• The length of a single, dynamic rope varies from between 50 to 80m. Bearing in mind, that one of the most typical accidents is when the climber runs out of rope during a rappel, you should always try to choose a longer length. In many areas, 70m has now become a standard for sport climbing.
  • A half-way mark on the rope is a simple and very effective strategy, which inexplicably is still not used by certain manufacturers. This dark mark gives you an instant idea of whether you'll have enough rope to lower your partner to the ground. This mark wears off over time, but it can be replaced with a special pen.
  • A new rope is nice and stretchy, but it runs like hell through your belay device. So you need to pay particular attention when using it at the beginning.
  • How long a rope lasts is relative. The intensity of use is what really dictates its deterioration and when it should be replaced. The sheath shows clear signs of deterioration as it becomes more and more frayed from abrasion and the diameter is swollen. This is even more apparent about 3m from the end, as this is the typical zone that suffers most in the event of a fall. When this area shows evident signs of wear, it can be cut off and used again for climbing, which is another good reason for purchasing 70 or 80m lengths. When you detect a worn segment at the the end of the rope and can see a bit of the white core, you should either change the rope or cut it off at that point.
  • Corrosive acidic agents can also seriously deteriorate the rope so contact should be avoided. In 2006 a mysterious accident occurred, luckily without serious injuries, in an indoor climbing gym in Sacramento, California. A climber was using a rope with a very low fall factor and in a totally normal situation, when he fell and the rope broke. After analysing the situation in detail, and ruling out breakage from mechanical means, an analysis of the fibres in the broken area revealed that it had been in contact with sulphuric acid. It has yet to be discovered how this could have happened.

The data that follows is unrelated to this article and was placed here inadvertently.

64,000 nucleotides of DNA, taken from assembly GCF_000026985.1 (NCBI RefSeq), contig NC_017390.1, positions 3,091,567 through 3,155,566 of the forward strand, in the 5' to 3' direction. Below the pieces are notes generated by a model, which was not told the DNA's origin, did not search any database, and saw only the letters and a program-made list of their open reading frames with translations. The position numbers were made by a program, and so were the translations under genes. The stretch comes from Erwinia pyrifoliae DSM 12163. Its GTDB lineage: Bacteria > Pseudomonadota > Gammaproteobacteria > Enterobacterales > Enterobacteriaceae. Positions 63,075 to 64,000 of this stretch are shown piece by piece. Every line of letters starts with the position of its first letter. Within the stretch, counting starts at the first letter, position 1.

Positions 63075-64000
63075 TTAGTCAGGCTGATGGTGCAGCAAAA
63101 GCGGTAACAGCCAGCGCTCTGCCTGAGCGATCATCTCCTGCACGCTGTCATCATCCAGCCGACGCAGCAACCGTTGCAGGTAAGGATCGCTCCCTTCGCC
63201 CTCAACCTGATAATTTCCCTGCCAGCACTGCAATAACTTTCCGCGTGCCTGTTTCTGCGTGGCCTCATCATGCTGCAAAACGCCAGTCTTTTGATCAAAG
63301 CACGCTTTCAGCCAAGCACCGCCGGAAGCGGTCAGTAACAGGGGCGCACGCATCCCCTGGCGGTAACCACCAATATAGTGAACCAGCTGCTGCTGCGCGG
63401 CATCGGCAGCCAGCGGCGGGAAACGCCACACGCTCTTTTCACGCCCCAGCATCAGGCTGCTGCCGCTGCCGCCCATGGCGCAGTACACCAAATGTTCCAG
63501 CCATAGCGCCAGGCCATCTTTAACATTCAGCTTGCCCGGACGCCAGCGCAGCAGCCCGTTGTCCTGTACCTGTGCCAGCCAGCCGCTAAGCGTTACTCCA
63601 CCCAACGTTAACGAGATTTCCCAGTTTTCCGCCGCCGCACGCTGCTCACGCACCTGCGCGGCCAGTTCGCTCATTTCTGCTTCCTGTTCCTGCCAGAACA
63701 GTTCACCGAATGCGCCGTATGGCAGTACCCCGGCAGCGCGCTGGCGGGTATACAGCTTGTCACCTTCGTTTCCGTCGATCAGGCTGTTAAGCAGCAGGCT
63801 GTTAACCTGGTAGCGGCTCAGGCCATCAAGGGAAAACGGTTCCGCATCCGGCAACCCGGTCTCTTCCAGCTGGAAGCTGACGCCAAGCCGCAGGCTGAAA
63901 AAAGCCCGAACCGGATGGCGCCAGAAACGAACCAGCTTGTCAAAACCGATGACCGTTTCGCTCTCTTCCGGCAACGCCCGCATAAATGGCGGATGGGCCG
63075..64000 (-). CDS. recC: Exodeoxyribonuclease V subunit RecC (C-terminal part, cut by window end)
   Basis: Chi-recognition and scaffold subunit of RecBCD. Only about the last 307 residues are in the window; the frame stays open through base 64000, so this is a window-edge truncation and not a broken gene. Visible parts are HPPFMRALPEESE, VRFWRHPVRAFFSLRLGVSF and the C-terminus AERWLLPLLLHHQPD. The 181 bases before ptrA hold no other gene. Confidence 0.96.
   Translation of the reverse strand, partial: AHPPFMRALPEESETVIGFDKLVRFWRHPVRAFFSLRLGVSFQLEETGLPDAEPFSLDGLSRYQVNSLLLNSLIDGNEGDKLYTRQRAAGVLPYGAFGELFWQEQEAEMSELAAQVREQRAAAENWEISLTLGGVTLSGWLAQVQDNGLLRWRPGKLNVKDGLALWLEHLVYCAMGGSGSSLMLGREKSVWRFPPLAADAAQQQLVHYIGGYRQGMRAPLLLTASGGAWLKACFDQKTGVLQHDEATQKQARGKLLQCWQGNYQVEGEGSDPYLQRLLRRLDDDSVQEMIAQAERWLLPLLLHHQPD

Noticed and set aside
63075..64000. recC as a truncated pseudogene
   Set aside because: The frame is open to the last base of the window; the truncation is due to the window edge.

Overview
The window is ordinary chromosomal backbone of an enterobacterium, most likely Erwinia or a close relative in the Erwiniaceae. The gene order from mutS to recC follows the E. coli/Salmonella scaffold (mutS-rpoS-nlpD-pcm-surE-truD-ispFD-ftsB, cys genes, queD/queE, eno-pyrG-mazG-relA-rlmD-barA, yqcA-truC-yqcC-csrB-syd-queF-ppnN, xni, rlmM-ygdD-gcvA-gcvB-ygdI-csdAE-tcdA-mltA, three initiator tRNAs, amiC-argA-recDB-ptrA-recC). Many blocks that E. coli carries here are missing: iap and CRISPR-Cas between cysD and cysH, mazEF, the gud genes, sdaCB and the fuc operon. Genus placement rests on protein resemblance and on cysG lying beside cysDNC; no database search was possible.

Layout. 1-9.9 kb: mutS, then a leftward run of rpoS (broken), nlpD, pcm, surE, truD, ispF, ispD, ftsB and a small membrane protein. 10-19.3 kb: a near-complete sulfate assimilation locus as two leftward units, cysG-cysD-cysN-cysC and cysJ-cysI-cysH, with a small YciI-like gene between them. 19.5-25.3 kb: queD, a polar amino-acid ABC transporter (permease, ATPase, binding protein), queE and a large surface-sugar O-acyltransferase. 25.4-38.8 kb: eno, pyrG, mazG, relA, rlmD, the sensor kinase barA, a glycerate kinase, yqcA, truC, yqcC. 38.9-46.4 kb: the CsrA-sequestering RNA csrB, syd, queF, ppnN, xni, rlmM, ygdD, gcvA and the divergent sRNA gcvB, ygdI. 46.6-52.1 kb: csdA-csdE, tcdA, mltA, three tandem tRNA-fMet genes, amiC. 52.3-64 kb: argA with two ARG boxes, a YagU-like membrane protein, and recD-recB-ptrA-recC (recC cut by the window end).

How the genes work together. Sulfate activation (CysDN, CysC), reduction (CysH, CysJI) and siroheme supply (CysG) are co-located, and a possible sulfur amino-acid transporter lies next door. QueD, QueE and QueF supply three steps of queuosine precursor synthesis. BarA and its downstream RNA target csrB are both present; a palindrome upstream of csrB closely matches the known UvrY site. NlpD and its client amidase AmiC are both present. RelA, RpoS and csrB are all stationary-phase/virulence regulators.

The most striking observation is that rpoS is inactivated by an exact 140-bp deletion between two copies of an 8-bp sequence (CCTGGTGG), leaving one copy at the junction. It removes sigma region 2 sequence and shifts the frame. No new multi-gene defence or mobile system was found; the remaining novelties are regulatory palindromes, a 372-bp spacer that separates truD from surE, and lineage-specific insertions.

THE HARNESS Your harness is what connects the rope to your body, distributing energy in the event of a fall. When choosing a harness, comfort and a good fit are key. For reasons of safety, it is important to choose the right size and it should never be too loose. All certified harnesses offer the same level of safety as far as strength is concerned.
  • The harness buckle does change, however: if a harness has a classic buckle closure you need to make sure you do it properly. Harnesses with double automatic buckles just need to be adjusted to the right size, which gives you something less to worry about.
  • The belay loop is maybe the most critical point of a harness, as this part works the hardest and if it fails, it would certainly lead to a serious accident. Some brands include a double or specially reinforced belay loop in bright colours to avoid confusion.
  • Ageing of a harness is mainly caused by the rope passes through the legs and at the belay loop, so these are the parts that need to be checked periodically. A sad well-known fatal accident was the one suffered by Todd Skinner, when his belay loop broke simply by hanging from it during a rappel. His harness was very old.

A good, safe harness: Automatic closure, belay loop in another colour.
  • The gearloop is not a very resistant part of the harness, but accidents have been known to happen where the climber has treated it as such. Some brands, such as Metolius, make harness which allow you to hang from any point, which can guarantee your life in certain situations.

climbing technical practical security